If the loadings for all stop services were as high as the express services then it could allow for fewer buses to carry the same level of patronage. Instead, there are more buses on the road than there need to be, leading to greater levels of congestion from the so called conga line of buses that often inhabit the CBD during peak hour. This also means that achieving the maximum capacity of 11,820 would mean maintaining the current delays this corridor suffers. In fact, delays would probably worsen.
Changes to the bus network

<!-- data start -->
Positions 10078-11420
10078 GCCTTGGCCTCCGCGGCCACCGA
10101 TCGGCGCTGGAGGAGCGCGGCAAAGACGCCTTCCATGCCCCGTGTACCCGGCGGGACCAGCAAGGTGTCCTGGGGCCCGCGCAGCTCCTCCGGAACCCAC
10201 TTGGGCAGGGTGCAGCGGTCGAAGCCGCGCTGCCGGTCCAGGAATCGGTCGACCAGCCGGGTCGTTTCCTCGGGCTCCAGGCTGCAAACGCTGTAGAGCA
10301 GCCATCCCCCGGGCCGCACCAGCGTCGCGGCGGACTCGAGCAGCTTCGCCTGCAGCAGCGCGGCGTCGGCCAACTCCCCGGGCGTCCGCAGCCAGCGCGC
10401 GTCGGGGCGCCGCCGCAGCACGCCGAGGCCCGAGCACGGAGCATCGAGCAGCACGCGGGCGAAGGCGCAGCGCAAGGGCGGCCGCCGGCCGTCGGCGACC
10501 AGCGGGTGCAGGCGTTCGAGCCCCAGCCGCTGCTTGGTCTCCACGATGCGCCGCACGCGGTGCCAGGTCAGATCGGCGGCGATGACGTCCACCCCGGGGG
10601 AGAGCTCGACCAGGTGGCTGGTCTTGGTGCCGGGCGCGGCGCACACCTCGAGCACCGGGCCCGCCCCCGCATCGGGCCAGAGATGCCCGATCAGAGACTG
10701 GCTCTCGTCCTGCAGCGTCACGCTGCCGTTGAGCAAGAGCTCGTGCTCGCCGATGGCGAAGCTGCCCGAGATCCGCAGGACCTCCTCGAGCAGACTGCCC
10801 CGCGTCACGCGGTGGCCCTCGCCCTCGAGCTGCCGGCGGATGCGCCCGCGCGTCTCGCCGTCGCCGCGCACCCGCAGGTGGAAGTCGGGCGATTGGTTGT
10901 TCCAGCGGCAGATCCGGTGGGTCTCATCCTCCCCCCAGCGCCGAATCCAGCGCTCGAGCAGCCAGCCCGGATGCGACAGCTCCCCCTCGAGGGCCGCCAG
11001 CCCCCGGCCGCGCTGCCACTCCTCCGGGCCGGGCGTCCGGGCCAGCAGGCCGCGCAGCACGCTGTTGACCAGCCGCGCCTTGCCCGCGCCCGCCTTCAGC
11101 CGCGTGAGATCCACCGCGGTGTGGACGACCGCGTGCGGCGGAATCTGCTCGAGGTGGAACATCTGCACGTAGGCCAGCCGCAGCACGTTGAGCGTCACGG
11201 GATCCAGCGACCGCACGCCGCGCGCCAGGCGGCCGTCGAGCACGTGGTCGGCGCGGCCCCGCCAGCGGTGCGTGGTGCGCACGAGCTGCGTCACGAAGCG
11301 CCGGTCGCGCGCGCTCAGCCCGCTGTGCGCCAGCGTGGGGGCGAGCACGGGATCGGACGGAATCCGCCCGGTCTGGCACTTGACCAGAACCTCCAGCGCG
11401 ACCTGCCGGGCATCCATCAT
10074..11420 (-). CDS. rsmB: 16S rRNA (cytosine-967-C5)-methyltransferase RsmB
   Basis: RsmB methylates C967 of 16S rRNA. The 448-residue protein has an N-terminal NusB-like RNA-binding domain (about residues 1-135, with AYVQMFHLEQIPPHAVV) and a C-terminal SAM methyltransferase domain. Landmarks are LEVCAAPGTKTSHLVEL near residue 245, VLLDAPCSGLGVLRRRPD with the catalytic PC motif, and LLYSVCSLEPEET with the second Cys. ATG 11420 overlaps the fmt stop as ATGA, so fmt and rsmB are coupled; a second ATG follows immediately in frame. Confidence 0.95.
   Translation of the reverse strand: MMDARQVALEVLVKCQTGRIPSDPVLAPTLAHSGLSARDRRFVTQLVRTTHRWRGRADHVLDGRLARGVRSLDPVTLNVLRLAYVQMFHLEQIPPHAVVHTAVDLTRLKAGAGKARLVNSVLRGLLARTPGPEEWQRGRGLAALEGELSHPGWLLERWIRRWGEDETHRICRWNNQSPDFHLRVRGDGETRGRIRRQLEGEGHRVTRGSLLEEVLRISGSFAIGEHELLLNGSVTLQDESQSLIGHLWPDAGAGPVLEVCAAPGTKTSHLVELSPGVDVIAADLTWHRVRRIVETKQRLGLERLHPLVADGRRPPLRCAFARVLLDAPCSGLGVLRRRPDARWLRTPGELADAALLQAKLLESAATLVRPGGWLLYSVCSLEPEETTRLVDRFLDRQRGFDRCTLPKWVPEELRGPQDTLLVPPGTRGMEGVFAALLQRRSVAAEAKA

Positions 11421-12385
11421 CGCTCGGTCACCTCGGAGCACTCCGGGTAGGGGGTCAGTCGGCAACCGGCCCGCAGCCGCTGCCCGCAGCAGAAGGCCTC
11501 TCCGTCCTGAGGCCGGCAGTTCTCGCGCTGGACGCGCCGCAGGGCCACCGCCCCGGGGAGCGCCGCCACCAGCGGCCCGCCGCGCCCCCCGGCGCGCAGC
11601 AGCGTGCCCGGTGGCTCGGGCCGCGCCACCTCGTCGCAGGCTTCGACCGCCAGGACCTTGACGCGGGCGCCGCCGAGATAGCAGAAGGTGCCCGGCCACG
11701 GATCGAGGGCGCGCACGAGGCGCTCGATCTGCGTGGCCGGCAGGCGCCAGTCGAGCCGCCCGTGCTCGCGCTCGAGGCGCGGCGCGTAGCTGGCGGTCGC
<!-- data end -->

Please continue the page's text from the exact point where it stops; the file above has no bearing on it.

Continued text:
A redesigned bus network would see almost all of these all stop services cease travelling into the CBD, with passengers instead transferring to a tram at either Kingsford or Randwick to complete their journey. (Anyone travelling to the Northern end of the CBD could continue to take one of the express buses, which are set to be retained during peak hour.) By moving passengers from half empty buses onto high capacity and frequent trams, the vehicles used to transport passengers can be more efficiently utilised. This should minimise delays, allowing the actual journey duration to more accurately reflect the timetabled journey duration. That is the primary reason why adding a forced transfer for many passengers will actually lead to shorter journeys in practice, if not in theory.